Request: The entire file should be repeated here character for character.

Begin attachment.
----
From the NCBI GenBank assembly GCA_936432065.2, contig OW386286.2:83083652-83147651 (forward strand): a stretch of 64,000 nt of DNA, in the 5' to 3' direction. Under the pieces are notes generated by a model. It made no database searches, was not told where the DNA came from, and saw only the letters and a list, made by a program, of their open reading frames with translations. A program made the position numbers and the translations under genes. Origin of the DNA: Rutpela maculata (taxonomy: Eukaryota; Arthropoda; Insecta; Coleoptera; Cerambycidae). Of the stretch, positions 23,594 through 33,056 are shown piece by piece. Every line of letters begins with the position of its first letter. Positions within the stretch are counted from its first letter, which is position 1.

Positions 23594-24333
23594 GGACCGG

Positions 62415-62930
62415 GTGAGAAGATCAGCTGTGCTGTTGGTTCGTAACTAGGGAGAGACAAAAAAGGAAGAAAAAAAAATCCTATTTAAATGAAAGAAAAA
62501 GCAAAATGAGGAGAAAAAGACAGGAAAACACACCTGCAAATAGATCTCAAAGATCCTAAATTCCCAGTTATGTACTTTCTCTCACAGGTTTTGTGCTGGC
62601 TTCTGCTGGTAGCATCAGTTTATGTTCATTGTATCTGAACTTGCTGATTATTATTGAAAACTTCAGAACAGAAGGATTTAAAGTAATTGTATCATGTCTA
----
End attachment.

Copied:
From the NCBI GenBank assembly GCA_936432065.2, contig OW386286.2:83083652-83147651 (forward strand): a stretch of 64,000 nt of DNA, in the 5' to 3' direction. Under the pieces are notes generated by a model. It made no database searches, was not told where the DNA came from, and saw only the letters and a list, made by a program, of their open reading frames with translations. A program made the position numbers and the translations under genes. Origin of the DNA: Rutpela maculata (taxonomy: Eukaryota; Arthropoda; Insecta; Coleoptera; Cerambycidae). Of the stretch, positions 23,594 through 33,056 are shown piece by piece. Every line of letters begins with the position of its first letter. Positions within the stretch are counted from its first letter, which is position 1.

Positions 23594-24333
23594 GGACCGG

Positions 62415-62930
62415 GTGAGAAGATCAGCTGTGCTGTTGGTTCGTAACTAGGGAGAGACAAAAAAGGAAGAAAAAAAAATCCTATTTAAATGAAAGAAAAA
62501 GCAAAATGAGGAGAAAAAGACAGGAAAACACACCTGCAAATAGATCTCAAAGATCCTAAATTCCCAGTTATGTACTTTCTCTCACAGGTTTTGTGCTGGC
62601 TTCTGCTGGTAGCATCAGTTTATGTTCATTGTATCTGAACTTGCTGATTATTATTGAAAACTTCAGAACAGAAGGATTTAAAGTAATTGTATCATGTCTA